Traditional Danish Cuisine
Many Danish cuisine recipes nowadays originate from the Viking era. For Vikings it was a necessity to preserve almost all food—meat, fish, dairy, fruits and vegetables alike. Therefore their food was mostly salted, pickled, marinated or dried so that it would keep for a very long time. While Danish cuisine was inherited from the Viking era, it has been adjusted to the modern Danish taste buds. When visiting Denmark, especially Copenhagen, it is a must to pay a visit to a traditional restaurant, as Danish and Nordic cuisine has become increasingly popular worldwide and this is a great opportunity to sample some!
Restaurant Schønnemann is one of the oldest restaurants in Copenhagen, established in 1877. It is a lunch-only destination and is well known for its wide variety of choices, its delicious open sandwiches (smørrebrod), and for its seafood dishes. Another restaurant with typical Danish dishes is Restaurant Puk, which offers many exciting choices for those wanting to sample something traditional. Both these restaurants offer high quality food with medium prices, so expect to pay around 200 DKK for a meal.
New Nordic Cuisine
In recent years some Danish chefs have been part of the New Nordic Cuisine movement, which is an innovative way of cooking based on high quality and local production. The restaurant that took the lead and had a great impact on the success of the New Nordic Cuisine movement was the internationally acclaimed, two Michelin star restaurant noma (set menu: 2,250 DKK). Noma (short for Nordisk mad – Nordic food) was ranked the world’s best restaurant in 2010, 2011, 2012, 2014 and 2015. Before it closed down in 2016 (in order to reopen with a new concept in 2018), it had two stars in Guide Michelin Nordic Cities for 2015 and 2016. After its huge success Noma opened a spin-off restaurant 108 (full tasting menu: 1,950 DKK) in 2016, which has already been awarded with one Michelin star.
Other Danish restaurants that follow the New Nordic Cuisine are Geranium, Restaurant AOC, and Radio. Geranium (set menu: 2,500 DKK) has a very dynamic style and its chef Rasmus Kofoed, considered one of the world’s best chefs, tries to involve all the senses in the restaurant’s dishes. Radio (set menu: around 400 DKK) was established by famous chef Claus Meyer and is focused on Nordic and organic cuisine. All ingredients are organic, Danish, and contribute to an extraordinary taste experience.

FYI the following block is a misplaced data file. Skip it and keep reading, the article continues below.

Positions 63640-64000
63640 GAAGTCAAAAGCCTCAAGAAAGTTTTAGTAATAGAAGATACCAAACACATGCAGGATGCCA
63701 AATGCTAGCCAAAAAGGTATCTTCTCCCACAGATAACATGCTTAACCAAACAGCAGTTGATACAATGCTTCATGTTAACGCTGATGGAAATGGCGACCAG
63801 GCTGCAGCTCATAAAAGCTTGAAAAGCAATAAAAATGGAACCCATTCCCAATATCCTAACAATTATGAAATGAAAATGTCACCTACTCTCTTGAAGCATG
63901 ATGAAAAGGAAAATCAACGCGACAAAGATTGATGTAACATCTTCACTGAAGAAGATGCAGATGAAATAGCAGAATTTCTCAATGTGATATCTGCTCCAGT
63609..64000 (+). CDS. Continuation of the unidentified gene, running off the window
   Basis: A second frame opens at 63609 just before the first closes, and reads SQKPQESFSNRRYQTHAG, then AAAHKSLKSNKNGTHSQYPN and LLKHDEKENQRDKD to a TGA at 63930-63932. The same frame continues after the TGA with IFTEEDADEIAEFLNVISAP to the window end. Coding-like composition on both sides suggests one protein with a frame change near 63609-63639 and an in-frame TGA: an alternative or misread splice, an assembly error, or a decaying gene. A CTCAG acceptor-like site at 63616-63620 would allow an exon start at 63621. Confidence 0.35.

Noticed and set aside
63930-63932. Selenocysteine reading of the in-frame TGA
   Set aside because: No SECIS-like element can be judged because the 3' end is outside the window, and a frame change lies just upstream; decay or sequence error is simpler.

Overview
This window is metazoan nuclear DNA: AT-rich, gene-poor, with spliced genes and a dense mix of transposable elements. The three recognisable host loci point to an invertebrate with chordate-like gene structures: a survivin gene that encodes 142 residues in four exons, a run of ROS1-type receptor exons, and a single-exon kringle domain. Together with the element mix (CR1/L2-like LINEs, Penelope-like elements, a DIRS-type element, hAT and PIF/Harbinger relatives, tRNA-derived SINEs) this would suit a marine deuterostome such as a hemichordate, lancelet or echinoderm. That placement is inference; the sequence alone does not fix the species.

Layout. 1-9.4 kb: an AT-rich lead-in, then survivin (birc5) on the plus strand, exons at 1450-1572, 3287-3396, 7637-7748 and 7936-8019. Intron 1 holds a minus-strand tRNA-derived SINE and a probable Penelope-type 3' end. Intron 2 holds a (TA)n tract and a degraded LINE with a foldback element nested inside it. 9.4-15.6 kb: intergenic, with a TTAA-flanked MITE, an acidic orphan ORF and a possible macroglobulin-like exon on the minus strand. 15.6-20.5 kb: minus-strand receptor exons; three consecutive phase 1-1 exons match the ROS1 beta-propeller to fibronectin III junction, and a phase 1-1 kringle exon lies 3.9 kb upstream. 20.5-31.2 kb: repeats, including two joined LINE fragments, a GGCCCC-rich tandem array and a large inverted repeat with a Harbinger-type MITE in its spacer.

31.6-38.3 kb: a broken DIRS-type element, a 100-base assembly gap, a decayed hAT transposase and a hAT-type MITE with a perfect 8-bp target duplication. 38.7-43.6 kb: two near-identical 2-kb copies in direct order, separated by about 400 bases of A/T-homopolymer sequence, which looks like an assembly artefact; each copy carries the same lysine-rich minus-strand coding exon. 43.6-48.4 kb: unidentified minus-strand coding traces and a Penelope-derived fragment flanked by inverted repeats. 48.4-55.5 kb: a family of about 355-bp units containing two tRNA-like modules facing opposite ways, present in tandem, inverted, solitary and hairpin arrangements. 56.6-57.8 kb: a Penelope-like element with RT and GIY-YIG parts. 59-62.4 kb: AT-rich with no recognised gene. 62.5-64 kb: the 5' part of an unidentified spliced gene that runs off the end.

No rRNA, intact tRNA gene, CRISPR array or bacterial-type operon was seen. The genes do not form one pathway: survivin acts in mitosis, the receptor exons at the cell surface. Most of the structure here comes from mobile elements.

Traditional with a twist
Kadeau (set menu: 1,800 DKK) is a restaurant that was initially established on the island of Bornholm. It offers high class dishes inspired by Bornholm specialties and Danish ingredients. The menu and opening hours change according to the season so be sure to check beforehand!
The Standard is a Michelin awarded restaurant situated right next to the main Copenhagen canal. It offers food from the Nordic kitchen. In Almanak (set menu: 1,195 DKK) you can eat ”food that a grandmother would have made if she had known what we know today”, or you can have a taste experience like never before in Studio (set menu: 1,300 DKK), with dishes that represent Danish nature.
Of course, Danish cuisine is not only about fancy restaurants. The Danes also love their street food. There are hot-dog stands (Pølsevogne) all over the centre of Copenhagen. On Amagertorv 31 there is an organic hot-dog stand called DØP (Den Økologiske Pølsemand) (30-50 DKK). It was established in 2009 by Claus Christiansen; all bread and sausage recipes are his own, and his hotdogs are said to be the best in town! In Denmark there is an obsession with sausages (pølser in Danish), maybe even as much as in Germany. Rød-pølse (red sausage) is one of the local favorites and you can find it at any hotdog stand.